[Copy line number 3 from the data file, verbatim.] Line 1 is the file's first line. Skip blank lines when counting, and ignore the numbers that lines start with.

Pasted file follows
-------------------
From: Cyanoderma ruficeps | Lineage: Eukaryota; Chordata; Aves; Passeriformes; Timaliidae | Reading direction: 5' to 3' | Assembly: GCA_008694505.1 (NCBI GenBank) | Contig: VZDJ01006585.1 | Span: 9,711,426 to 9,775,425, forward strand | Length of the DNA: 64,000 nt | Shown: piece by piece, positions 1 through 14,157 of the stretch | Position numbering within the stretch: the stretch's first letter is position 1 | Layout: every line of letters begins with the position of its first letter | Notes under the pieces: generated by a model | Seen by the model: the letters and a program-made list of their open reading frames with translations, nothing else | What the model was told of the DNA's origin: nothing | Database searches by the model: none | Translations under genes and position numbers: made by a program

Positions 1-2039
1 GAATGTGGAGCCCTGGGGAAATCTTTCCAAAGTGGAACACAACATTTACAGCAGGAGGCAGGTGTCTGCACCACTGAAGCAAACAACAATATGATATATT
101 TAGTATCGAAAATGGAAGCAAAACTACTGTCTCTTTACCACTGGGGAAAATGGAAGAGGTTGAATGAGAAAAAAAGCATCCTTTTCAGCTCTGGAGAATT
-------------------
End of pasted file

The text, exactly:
1 GAATGTGGAGCCCTGGGGAAATCTTTCCAAAGTGGAACACAACATTTACAGCAGGAGGCAGGTGTCTGCACCACTGAAGCAAACAACAATATGATATATT